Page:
I’m mostly kidding, but over time it affects my self-esteem. The power of affirmations also lies in your commitment to combatting your negative thoughts every time they pop in to say hello.

That being said, let’s discuss how to write an effective affirmation.

  1. Take a minute and think about areas of your life (or yourself) that you’d like to change and write those down.
  2. Turn any negatives into positives. This is just flipping a negative thought on its head. I find this part to be the most intentional and therapeutic part of writing out affirmations. To make this clear, you pick something like, “My nose is too big for my face” and replace it with “My nose fits perfectly on my face”. I would probably go a step farther with it and say, “My nose is the best feature on my face.” The whole point is to knock the negative out of the water.
  3. Make it personal and say it with feeling. This means to use words like “I” and “Me” when writing out your affirmation. Make it something that you struggle with. There are a lot of generic affirmations out there like “I am successful” or “I am worthy”. Those are beautiful, but the most effective affirmation for you is the one that is most closely related to you. Saying it with feeling will only be possible if you’ve taken the time to dig in and make it personal. Once you do that, it’s about aligning your heart and soul to what you’re saying. It may seem weird, but it’s a refreshing feeling to say something positive like that to yourself with confidence. So, put a little oomph in it when you say it!
  4. Use the present tense. This is self-explanatory. You want to say it or write it at the moment you’re in — as if it has already happened and IS happening to you now.
  5. Align with your values. You want to be writing things down that align with your core values so that there is a strong sense of self associated with it. This will help motivate you to continue using the affirmations to move you forward.
  6. Make it practical. You want to be thinking of things that are ambitious, but not unattainable. Try to reach out of your comfort zone, but don’t go overboard. Another great quote from the mindtools.com article explains why this concept is so important:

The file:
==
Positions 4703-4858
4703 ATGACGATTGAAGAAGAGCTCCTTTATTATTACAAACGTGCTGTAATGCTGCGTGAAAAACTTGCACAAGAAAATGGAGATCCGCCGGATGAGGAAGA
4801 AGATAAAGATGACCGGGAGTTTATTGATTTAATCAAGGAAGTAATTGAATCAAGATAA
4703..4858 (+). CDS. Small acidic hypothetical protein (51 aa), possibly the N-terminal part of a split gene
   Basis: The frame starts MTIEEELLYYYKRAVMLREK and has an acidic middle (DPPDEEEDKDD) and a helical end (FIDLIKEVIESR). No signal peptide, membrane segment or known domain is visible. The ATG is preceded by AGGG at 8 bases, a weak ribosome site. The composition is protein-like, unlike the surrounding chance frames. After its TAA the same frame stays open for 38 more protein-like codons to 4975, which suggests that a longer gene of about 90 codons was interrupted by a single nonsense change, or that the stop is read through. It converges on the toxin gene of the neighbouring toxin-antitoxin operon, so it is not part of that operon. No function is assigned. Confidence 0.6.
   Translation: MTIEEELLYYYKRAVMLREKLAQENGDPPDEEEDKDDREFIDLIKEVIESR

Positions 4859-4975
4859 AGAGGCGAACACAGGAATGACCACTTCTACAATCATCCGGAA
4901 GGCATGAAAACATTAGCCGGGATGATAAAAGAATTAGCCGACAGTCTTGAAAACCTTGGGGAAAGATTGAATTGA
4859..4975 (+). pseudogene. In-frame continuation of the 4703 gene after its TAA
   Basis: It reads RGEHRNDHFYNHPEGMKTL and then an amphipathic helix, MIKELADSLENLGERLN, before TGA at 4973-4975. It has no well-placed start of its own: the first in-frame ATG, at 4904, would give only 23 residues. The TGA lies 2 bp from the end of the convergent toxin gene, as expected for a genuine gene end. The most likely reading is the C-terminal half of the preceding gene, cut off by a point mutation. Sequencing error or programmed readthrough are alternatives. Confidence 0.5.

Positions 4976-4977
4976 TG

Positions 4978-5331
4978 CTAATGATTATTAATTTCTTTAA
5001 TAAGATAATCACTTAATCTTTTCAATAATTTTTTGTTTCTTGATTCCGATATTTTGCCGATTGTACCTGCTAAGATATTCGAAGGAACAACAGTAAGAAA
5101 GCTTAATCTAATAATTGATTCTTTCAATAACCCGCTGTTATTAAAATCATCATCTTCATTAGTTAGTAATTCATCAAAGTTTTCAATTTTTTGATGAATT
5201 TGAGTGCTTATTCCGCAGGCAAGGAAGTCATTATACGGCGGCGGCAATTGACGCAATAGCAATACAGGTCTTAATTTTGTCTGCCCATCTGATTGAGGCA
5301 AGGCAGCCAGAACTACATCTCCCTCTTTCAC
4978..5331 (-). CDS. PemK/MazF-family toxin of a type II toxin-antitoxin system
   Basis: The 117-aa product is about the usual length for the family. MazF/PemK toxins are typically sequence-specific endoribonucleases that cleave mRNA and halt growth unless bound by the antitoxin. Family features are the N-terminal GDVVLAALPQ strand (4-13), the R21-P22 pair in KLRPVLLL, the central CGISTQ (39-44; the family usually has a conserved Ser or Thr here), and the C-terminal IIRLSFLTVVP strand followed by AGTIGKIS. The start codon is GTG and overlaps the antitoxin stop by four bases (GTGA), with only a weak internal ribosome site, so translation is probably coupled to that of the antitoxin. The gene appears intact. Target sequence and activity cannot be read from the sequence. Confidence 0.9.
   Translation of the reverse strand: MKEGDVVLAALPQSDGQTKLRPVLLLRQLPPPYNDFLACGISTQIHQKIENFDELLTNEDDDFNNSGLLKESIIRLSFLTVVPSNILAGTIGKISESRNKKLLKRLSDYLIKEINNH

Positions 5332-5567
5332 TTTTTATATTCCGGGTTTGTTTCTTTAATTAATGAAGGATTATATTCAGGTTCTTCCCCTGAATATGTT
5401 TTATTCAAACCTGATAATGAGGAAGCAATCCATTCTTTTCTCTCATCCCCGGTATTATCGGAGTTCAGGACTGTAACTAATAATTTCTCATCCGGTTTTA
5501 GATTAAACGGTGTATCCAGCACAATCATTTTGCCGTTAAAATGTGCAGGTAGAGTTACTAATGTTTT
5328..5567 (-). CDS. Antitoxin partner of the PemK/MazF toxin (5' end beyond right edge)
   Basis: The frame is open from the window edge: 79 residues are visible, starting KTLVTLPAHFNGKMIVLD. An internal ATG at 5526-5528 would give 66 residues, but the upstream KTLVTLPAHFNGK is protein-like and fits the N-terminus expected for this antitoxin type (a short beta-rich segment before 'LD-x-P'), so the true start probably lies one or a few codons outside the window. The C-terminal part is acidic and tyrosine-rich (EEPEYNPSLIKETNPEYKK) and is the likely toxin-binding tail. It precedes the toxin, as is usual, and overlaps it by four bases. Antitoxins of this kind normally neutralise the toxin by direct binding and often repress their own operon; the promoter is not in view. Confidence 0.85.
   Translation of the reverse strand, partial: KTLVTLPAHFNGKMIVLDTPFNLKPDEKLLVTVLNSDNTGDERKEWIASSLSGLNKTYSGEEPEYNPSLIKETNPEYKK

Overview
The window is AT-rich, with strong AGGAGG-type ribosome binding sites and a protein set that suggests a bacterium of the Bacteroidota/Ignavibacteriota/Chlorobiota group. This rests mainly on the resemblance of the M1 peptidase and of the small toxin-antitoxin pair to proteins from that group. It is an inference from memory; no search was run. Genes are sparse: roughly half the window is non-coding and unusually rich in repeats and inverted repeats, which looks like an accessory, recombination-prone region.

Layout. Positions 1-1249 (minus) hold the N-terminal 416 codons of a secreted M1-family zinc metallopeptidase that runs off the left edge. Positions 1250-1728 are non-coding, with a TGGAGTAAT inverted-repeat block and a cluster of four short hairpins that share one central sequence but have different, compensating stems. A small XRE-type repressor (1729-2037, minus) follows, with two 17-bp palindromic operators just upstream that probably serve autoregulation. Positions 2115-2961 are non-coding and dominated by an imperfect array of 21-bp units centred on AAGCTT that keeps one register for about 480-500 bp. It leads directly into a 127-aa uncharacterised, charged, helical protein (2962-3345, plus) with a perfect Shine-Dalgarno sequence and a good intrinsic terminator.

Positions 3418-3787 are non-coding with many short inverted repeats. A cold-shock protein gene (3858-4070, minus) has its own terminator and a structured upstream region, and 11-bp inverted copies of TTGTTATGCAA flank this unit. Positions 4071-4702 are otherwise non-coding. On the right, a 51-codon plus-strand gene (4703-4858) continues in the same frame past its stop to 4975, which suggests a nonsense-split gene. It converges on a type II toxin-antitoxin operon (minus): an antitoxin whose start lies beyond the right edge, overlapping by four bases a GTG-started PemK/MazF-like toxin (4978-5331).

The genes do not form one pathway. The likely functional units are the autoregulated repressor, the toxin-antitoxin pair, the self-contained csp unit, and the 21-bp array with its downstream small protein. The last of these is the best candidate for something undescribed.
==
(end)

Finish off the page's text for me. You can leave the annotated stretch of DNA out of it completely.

“Affirmations are not magic spells-if you can’t believe in them, it’s unlikely they’ll impact your life.”

I told you earlier that I would share the 3 negative thoughts I wanted to combat with affirmations. So as promised, here are the three thoughts, along with the positive replacement thoughts I plan to use every day:

  • Negative Thought #1: I am not a good enough writer to accomplish anything of value for other people.
  • Replacement Thought #1: I am an excellent writer, and I have written lots of content that is extraordinarily valuable to everyone who reads it.
  • Negative Thought #2: I finish nothing, it’s just part of my personality.
  • Replacement Thought #2: I never bail on myself or my dreams, that’s one of my best qualities.
  • Negative Thought #3: I can’t control my sugar cravings. I don’t have what I need to get healthy and stay that way.
  • Replacement Thought #3: I am in complete control of what I do and don’t consume. I have everything I need to maintain my already thriving health.

I realize these are a little cheesy, but for me, it is something that will kick my negative vibes in the butt. I want the same thing for you!

Write them down in a notebook, on sticky notes, on your phone or wherever you know you’ll look at them. Then commit to saying them out loud every day and see how you feel.

Mind Cafe

Relaxed, inspiring essays about happiness.

Sydney Robson

Written by

Freelance writer, Sister, Daughter, Friend

Mind Cafe

Mind Cafe

Relaxed, inspiring essays about happiness.